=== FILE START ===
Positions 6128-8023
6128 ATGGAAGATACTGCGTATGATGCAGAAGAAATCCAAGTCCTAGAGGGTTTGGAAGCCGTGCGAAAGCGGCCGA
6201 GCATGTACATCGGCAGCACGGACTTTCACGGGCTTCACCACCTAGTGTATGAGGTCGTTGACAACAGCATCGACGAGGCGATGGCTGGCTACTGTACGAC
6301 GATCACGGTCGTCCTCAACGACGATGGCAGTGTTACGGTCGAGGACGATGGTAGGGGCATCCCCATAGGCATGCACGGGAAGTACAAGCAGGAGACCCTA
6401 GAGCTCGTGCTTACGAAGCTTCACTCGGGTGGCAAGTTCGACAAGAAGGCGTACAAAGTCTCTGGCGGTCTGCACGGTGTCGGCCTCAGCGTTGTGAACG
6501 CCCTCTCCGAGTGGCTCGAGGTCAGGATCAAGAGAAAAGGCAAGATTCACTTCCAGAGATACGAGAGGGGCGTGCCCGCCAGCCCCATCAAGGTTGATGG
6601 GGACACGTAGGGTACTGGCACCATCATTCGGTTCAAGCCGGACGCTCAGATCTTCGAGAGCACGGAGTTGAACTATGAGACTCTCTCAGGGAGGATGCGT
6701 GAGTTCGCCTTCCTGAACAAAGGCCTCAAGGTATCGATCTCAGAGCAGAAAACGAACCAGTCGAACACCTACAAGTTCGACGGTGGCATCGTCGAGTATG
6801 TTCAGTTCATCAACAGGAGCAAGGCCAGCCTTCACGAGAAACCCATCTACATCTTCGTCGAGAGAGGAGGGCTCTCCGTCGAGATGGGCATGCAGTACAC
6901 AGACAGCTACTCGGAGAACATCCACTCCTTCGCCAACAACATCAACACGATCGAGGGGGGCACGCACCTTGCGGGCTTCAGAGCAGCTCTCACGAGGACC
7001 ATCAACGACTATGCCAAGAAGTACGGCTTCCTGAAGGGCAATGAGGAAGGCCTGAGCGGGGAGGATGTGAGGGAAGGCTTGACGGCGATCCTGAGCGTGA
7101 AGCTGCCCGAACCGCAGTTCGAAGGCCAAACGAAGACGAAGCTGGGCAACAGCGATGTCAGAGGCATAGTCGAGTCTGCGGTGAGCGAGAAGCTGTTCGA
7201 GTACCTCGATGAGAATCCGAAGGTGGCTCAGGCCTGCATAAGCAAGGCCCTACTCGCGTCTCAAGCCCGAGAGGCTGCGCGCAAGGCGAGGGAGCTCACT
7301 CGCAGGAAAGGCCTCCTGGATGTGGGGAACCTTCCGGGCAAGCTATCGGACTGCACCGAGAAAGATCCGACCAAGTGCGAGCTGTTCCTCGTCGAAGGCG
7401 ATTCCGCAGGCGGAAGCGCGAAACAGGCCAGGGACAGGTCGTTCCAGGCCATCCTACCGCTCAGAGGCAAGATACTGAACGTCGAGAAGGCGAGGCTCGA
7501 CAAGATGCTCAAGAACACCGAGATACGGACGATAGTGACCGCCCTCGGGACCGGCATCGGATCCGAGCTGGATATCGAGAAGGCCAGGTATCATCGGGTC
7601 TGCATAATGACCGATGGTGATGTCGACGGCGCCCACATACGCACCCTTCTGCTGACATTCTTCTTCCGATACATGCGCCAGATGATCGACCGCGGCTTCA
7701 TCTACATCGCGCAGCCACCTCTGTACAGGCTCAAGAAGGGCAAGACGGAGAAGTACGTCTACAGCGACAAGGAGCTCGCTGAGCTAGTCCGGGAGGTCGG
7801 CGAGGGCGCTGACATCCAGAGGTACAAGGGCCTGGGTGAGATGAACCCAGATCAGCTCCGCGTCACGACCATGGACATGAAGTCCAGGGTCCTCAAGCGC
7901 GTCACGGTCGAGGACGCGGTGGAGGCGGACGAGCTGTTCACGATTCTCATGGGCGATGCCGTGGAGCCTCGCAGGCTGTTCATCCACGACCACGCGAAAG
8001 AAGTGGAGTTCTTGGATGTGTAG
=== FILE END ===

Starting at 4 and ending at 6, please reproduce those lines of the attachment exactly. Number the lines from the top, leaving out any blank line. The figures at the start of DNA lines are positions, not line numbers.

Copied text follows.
6301 GATCACGGTCGTCCTCAACGACGATGGCAGTGTTACGGTCGAGGACGATGGTAGGGGCATCCCCATAGGCATGCACGGGAAGTACAAGCAGGAGACCCTA
6401 GAGCTCGTGCTTACGAAGCTTCACTCGGGTGGCAAGTTCGACAAGAAGGCGTACAAAGTCTCTGGCGGTCTGCACGGTGTCGGCCTCAGCGTTGTGAACG
6501 CCCTCTCCGAGTGGCTCGAGGTCAGGATCAAGAGAAAAGGCAAGATTCACTTCCAGAGATACGAGAGGGGCGTGCCCGCCAGCCCCATCAAGGTTGATGG